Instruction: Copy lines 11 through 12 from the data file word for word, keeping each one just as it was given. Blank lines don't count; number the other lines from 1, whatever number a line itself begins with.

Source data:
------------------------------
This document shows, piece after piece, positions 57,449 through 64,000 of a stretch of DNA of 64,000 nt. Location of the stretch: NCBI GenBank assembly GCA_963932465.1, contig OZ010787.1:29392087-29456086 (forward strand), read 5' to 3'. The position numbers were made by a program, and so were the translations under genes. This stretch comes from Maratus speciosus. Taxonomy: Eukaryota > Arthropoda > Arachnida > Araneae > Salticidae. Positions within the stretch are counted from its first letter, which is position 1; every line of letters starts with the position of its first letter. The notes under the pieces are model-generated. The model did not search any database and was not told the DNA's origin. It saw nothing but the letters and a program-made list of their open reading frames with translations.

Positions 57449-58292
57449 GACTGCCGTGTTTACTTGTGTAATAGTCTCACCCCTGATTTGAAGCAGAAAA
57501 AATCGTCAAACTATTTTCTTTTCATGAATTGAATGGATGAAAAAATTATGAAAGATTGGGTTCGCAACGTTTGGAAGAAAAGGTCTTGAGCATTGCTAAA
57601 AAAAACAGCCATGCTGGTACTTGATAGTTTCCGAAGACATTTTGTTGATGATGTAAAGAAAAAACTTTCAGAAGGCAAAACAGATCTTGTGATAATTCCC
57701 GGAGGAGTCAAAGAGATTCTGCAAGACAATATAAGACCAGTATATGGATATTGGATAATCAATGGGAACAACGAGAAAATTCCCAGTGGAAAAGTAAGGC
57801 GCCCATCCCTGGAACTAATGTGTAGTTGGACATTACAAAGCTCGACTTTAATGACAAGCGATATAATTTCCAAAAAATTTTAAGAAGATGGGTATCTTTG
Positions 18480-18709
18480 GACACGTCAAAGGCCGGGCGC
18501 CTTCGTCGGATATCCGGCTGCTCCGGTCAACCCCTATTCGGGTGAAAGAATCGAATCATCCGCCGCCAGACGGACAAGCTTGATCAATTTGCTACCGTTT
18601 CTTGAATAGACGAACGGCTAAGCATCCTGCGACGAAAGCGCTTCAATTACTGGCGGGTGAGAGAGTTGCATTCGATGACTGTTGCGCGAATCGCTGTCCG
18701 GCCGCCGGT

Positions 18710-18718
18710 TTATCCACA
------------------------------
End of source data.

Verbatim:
18601 CTTGAATAGACGAACGGCTAAGCATCCTGCGACGAAAGCGCTTCAATTACTGGCGGGTGAGAGAGTTGCATTCGATGACTGTTGCGCGAATCGCTGTCCG
18701 GCCGCCGGT